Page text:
Armstrong: Thoughts on Bynum, the Raptors, injuries and more

Jack Armstrong
12/30/2013 12:32:39 PM
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TSN's Jack Armstrong offers his thoughts on Andrew Bynum, Al Horford, the Toronto Raptors, the atmosphere for the Portland vs Miami game, and the long list of injured players.

1. ANDREW BYNUM (Cavs): Grow Up! You're a professional athlete. These are your prime earning years. Don't mess it up. For the life of me I can't comprehend how guys don't realize that there is no other walk of life that they're going to make the kind of money they make and have the fun they do being a pro athlete. Once it's gone, it's very difficult to recapture what you blew. Sure, maybe he has other off-court interests; you've got a long life to enjoy those. Capitalize on what you're doing now and don't be silly. It's a shame: talented guy who needs to get with the program.

2. AL HORFORD (Hawks): Significant blow to Atlanta's season losing one of my favorites in the league. He was having another steady season at 18+ ppg and 8+ rpg. That's hard to replace. Thank goodness they signed Paul Milsap (17 and 8 per game) as a free agent this past summer. They're going to have to ride him a bunch in the post area; he's more than capable. The nightly loss of Horford will be a big hole to fill though considering the lost Josh Smith's athleticism and scoring ability this past off-season. The Hawks are still a capable team that will be in the playoff hunt. It will just get harder to maintain that third spot in the East Standings.

3. TORONTO RAPTORS: I'm afraid to snap my fingers right now for fear they'll come out of the zone they're in at this stage. They've been really fun to watch and the energy, effort, and commitment to team has been top-notch. I've got my fingers crossed it continues; it's been an enjoyable stretch of hoops to say the least. The Raptors have a really difficult stretch of games coming up however, take a good look at the schedule. The travel will be frequent and the rest/prep time will be minimal. The true test for this group will be whether they can handle some of the adversity that's ahead. If they play the way they're playing right now, they can hang with anyone. There's still plenty of time for GM Masai Ujiri to evaluate his team and make decisions in a calculated, big-picture way to determine whether he wants to buy, hold or sell. You need to see guys get put through the ringer a good bit to see what you've got and just as important you need to evaluate what each team in your conference has and doesn't have to determine how you want to build your eventual contending team.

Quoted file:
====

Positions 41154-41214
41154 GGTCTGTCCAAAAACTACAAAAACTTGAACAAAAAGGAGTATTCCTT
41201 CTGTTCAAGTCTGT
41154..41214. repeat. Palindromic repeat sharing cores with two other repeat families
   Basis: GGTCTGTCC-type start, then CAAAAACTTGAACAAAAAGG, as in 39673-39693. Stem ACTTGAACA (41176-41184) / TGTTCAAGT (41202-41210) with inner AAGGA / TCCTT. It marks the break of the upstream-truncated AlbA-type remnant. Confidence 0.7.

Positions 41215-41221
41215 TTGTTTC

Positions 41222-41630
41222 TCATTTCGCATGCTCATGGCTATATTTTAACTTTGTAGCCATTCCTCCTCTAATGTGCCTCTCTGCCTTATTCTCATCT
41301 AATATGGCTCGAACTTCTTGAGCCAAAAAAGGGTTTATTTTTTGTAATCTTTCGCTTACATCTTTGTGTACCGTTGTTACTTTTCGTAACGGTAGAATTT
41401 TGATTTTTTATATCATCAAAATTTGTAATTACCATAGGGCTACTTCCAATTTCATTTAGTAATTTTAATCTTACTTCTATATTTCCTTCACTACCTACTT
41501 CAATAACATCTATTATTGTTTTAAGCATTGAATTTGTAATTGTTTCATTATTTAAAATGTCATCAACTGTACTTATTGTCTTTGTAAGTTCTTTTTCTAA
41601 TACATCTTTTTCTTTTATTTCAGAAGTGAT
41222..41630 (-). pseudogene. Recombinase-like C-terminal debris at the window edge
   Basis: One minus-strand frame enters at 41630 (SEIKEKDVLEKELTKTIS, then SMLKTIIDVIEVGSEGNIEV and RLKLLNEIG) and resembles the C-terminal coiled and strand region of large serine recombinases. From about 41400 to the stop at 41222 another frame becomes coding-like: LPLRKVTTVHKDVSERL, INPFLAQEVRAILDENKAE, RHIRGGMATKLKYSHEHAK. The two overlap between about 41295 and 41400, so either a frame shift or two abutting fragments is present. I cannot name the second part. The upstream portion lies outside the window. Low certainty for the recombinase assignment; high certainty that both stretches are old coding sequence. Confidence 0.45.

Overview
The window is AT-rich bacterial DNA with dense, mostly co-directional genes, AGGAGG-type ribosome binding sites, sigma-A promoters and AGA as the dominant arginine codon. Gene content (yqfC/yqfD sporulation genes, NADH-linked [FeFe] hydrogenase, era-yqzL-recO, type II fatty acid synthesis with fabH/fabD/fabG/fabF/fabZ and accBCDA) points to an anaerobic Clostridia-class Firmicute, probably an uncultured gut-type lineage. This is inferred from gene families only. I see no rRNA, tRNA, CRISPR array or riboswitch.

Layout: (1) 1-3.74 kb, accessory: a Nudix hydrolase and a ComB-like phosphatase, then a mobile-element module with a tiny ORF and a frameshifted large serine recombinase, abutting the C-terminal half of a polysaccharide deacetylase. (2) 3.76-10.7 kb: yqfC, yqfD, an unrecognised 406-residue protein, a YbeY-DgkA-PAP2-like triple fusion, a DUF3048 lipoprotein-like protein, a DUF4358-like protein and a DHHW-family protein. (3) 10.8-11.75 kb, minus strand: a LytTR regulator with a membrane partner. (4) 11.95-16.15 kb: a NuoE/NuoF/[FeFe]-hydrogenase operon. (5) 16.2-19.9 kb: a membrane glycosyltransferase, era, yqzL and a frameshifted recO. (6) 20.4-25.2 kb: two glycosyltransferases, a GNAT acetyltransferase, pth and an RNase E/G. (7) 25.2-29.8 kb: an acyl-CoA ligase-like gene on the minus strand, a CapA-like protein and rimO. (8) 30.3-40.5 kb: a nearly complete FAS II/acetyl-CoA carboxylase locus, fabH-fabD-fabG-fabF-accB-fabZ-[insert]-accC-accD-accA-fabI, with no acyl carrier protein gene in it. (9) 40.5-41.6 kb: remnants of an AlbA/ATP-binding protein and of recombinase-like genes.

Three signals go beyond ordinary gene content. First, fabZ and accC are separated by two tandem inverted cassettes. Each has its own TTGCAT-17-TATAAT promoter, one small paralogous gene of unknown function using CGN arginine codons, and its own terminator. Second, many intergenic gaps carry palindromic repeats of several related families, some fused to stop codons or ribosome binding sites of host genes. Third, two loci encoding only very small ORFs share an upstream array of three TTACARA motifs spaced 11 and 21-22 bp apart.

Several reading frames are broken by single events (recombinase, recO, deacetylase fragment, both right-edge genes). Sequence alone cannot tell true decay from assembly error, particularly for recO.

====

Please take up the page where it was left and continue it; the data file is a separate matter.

4. PORTLAND/MIAMI: Not sure if you caught the Heat/Blazers game on Saturday night or even caught the highlights but wow! The energy in the arena in Portland, one of the three best playing atmospheres in the NBA (OKC and Golden State are the other two), was off the charts. The action on the court was equally good. Sometimes when you're around pro sports you can get a bit cynical once in a while. When you see the level of passion and love for the sport and competition that both teams had it gives you goose bumps. The great teams and great players have incredible pride and a wonderful makeup. Thanks to the players on both teams for giving folks their money's worth.

5. INJURIES: Last week we had Russell Westbrook and Al Horford added to the long list of elite players with significant injuries this year.  There are a lot of theories as to why it's happening. I'll just say this: I'm firmly convinced that players are overtraining and not allowing their bodies enough rest/recovery time. In addition, many players hire their own workout guys in the off-season with their own theories/approaches that tend to differ from what they hear from their teams. I don't like that pattern. I'm a huge believer in 'perfect practice makes perfect.' When you train improperly or utilize varying training methods at different times you're exposing yourself to greater harm. In season, teams need to be more conscious of reducing the amount of time players spend on their feet. It's all about quality vs. quantity. Am I a bit concerned? Yes. Balance and moderation have got to be looked at more rather than obsessive overkill. Don't mistake activity for achievement!

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